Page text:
Which of These '80s & '90s Auto Trends Do You Want to Make a Comeback?
The '80s and '90s was a time far different from today as far as automotive regulations and trends. As designs and technology advanced, automakers rushed to be ahead of the time. See if you remember any of these sometimes forgotten automotive design trends. Which ones do you want to see come back?
Possibly the most beautiful way to present a manual transmission is the gated shifter. Each shift throw, finished with a satisfying click. If there's one thing from these decades that will be missed, it will be the gated shifter. Not to mention the manual transmission itself, as that seems to be sunsetting now as well.
Landau Tops & Wood Paneling
Nothing says the '80s like tacked-on body decorations from the factory. Though originally a design feature from the car's early times, landau tops and wood side panels still had popularity in the '80s. Not seen on new cars since the '90s, we're not sure this trend will ever make a comeback.
With modern design direction, it would be difficult to make wood trim and landau tops without them looking tacky… probably a good thing for us.
Rear Window Louvers
We've never been sure what these were actually for, but man they looked like the coolest things when we were kids. Privacy and helping to keep the interior of a car with a huge rear window cool? Window tint accomplishes both of these tasks far better now, but we still see some modern cars (Mustangs and GT86s, we're talking about you) rocking aftermarket window louvres for the cool factor.
In the '80s, car interiors drowned in browns, maroons and blue materials—top to bottom. The above 1st-gen CRX is a perfect example of this—with blue interior as far as the eye could see. Period correct touches like the tape deck holder, short-lived Domino's Pizza mascot "The Noid" and other touches, complement this interior.
These days, interior choices are much more muted—generally we're limited to black, beige, grey and some red if you're lucky. Good?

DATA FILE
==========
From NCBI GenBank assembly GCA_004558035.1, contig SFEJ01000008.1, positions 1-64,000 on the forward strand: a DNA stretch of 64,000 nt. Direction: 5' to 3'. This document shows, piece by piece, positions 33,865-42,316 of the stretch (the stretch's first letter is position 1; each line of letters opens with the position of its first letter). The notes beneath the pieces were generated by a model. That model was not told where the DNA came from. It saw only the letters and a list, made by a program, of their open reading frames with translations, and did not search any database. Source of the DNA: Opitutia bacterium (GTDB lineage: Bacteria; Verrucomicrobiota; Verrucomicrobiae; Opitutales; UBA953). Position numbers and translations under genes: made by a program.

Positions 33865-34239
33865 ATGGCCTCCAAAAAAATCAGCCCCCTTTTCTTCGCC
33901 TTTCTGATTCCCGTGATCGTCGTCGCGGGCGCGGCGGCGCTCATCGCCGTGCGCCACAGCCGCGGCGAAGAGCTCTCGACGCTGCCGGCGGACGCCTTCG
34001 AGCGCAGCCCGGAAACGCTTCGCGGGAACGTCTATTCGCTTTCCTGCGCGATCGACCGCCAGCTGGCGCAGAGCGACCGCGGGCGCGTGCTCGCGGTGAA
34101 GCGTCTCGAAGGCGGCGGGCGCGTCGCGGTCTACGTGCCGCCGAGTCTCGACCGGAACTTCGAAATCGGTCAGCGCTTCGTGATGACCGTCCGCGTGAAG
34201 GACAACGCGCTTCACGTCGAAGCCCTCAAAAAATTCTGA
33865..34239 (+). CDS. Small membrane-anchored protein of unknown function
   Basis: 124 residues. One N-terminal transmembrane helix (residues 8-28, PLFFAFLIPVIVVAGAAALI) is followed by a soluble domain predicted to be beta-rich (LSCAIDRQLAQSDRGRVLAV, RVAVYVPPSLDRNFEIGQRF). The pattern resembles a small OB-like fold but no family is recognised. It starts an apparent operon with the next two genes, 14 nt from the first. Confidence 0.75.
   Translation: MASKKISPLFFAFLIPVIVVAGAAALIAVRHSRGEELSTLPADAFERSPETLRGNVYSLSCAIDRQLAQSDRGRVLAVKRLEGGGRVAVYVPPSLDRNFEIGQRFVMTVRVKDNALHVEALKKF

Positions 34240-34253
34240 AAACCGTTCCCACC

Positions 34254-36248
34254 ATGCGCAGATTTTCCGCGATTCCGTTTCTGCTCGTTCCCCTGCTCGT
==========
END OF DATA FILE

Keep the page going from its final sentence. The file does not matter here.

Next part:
2-Door SUV & Utility Coupe
Long gone are the days of the 2-door SUV. As consumers demanded more space (while also having smaller families,) every 2-door SUV, like this Dodge Raider/Mitsubishi Montero, was eventually phased out by 4-door variants. Even "coupes" such as the BMW X6 and Mercedes Benz GLC are 4-door SUVs.
America's love for big trucks has also deemed the utility coupe extinct in North America. Cars with pickup beds, like the Chevy El Camino and Ford Ranchero, have disappeared from the American market since the mid-'80s. If you want a car-based truck, they're still popular on other continents such as South America and Australia (where they call it an Ute).
Government requirements demand certain safety features on cars sold in America, one of those active in the '90s had to do with bumpers. Foreign automakers met this requirement by adding thicker bumpers to meet U.S. safety regulations. What resulted were ugly, tugboat-like bumpers that stuck out like an under-bite to the front and rear of imported cars sold in America. While European and Japanese market cars got skinny metal bumpers like those on the W126 S-Class below.
Thankfully, modern engineering and the use of plastic have done away with the impact bumper.
In the quest to create more aerodynamic designs, cars evolved from the traditional 3-box layout to more wedge-shaped designs. Unfortunately, lighting design and packaging didn’t evolve quite as fast. One way around this hangup was the pop-up headlight. When the lights were off, they would tuck away and fold down to maximize aerodynamics. When the headlights were needed, they would pop up—similar to frog eyes.
With modern technology, lights can be designed around almost any design while still providing ample lighting in the dark.
Back when halogen lights ruled, fog lights were designed to provide additional light, especially in inclement conditions. For many, they were an easy first-mod due to cost, ease of installation and sporty look that they added to the exterior.
Due to HID and LED lighting technology, most sports cars no longer use fog lights. LED light bars have replaced big fog lights in the off-road world, but that’s a topic for another time…
As fashion trends go, what goes around comes around.